“I’m just trying to do my job!”

A shopper in the supermarket parking lot turned when she heard the man raising his voice at another shopper who was getting into her car several feet away. The shopper turned in time to see the man in his store clerk’s uniform with a bandana over his nose and mouth catch a shopping cart the other woman pushed at him. Everyone in the store had seemed on edge. Many of the employees wore makeshift face coverings like the man in the parking lot but it was impossible to maintain the required social distance inside the store’s aisles.

When the shopper who watched this incident returned to the store two weeks later, she saw that all the store employees were wearing masks and gloves. She was surprised to see the positive mood among the employees many of whom nodded to her with smiling eyes as she shopped with her own nose and mouth covered by a scarf. She didn’t have to be an employment lawyer to conclude that, based on just the small changes she could see, their employer’s steps to improve working conditions had a positive effect on the workers in the store.

As businesses plan a return to the workplace, employers must prepare to approach the concerns and requests that their employees will raise. Workplace safety is obviously a fundamental issue. Requests for accommodation are another set of issues employers need to address. An employer that responds in a timely and empathetic way will lessen the risk of liability and the added expense of potentially protracted litigation.

African Americans, Hispanics and some other non-white populations are disproportionately affected by the pandemic. Regardless of the race of the employee, an employer needs to respond effectively if a worker with diabetes, for example, requests an accommodation because of his or her increased risk of severe impact from exposure to COVID-19. Equal treatment is the rule, but an employee could feel supported by an extra awareness or sympathy toward the fact that he or she may be a member of a group that has been disproportionately impacted by COVID-19. That employee is more likely to know someone in his or her network of friends and family who was sickened or killed by the virus.

An employer would never respond to a request for leave or accommodation by saying: Yes, I understand you must be worried because of the disproportionate impact of this virus on your community. Nothing needs to be said but the empathy that comes from awareness is likely to yield a benefit.

Planning, preparation, and empathetic execution will serve employers well as we all move toward reopening our workplaces

A prudent employer should also be aware of the potential for a new strain of vicious workplace harassment that might arise because of prejudice and misunderstanding of the virus. COVID-19 has increased scrutiny of individuals of Asian descent. Even the EEOC has included a question and answer about pandemic-related harassment against employees who are perceived to be Asian. Anti-Asian bias, ethnic slurs and even racist attacks have arisen in communities. Shouts of “go back where you came from” or “you brought this virus here” have increased Asian American anxiety. Asian Americans report avoiding eye contact with non-Asian people in public spaces. Recently, a 19-year-old stabbed three members of an Asian family in Midland, Texas because the perpetrator thought the family was “Chinese and infecting people with the coronavirus.” The recent lawsuits in the States of Missouri and Mississippi filed against China continue to fuel the rising sentiment against Asian Americans.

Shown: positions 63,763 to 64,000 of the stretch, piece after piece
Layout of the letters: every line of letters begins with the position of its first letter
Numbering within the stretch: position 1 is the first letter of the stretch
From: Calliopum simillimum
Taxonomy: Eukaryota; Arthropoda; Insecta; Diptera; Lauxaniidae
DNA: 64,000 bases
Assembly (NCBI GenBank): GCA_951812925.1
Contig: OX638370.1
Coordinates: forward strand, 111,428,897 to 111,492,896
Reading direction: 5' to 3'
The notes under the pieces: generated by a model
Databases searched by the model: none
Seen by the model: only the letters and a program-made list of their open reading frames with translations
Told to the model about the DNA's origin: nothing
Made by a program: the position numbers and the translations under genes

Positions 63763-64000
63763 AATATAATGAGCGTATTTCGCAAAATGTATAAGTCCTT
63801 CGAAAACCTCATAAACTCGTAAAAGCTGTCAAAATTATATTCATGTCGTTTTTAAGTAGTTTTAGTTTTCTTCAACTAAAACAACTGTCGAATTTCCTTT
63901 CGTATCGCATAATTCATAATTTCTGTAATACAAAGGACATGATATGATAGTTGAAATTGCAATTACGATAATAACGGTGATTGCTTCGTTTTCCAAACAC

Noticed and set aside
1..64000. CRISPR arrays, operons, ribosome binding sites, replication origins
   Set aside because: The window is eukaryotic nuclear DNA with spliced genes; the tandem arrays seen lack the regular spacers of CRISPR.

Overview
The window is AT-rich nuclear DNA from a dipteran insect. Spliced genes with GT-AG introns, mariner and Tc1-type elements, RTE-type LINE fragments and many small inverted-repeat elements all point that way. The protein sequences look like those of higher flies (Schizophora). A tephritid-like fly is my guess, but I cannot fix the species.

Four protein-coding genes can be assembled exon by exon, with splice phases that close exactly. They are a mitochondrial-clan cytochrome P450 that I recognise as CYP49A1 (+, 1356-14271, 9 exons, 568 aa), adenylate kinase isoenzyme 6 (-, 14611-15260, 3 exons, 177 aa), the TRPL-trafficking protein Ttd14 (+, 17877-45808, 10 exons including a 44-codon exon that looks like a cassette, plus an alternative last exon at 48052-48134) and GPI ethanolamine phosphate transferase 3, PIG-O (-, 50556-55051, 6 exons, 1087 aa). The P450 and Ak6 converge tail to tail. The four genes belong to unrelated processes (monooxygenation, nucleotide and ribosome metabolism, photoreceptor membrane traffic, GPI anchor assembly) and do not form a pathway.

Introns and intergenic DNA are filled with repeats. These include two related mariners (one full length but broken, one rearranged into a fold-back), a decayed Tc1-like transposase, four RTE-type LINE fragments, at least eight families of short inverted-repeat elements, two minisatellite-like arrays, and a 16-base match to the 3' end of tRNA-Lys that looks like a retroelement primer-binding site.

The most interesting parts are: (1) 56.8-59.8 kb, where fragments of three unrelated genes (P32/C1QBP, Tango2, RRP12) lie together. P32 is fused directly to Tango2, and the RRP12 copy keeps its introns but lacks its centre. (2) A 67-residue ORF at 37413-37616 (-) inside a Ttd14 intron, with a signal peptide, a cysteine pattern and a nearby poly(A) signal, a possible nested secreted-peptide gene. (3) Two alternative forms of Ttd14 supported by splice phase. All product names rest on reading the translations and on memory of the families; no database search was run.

Asian Americans will return to work against this backdrop. Even with the use of social distancing in the workplace, imagine an employee who refuses to work near another employee of Asian descent because of fears of contracting COVID-19. Imagine an employee of Asian descent reporting to human resources that she found “Go back to China!” scrawled across her workstation. How does an employer prevent this from happening or manage it if it does?

A prudent employer is encouraged to remind and retrain its employees about its robust anti-harassment and anti-bullying policies and reporting requirements if an employee experiences or witnesses harassment. When an employer investigates a harassment complaint or report, the employer should always reinforce its anti-retaliation policy in writing to all involved, including the complainant and any witnesses. After the employer provides any retraining, the employer should obtain written employee acknowledgments to affirm that the employee understands the employer’s anti-harassment and anti-bullying policy and to allow the employee to report any instances of discrimination or harassment or affirm that the employee has nothing to report.

Moreover, so-called “model minority” and “quiet Asian” stereotypes may lead employees to assume that Asian American co-employees do not find terms like the “Chinese virus” or “Kung Flu virus” offensive. Prudent employers are encouraged to remind employees to avoid using such rhetoric as they invoke implicit bias and racism and may form the basis of a future claim.

Planning, preparation, and empathetic execution will serve employers well as we all move toward reopening our workplaces. Such an approach will yield benefits for employee morale and more effective business operations. It will also inevitably mitigate risk for employers and employees alike.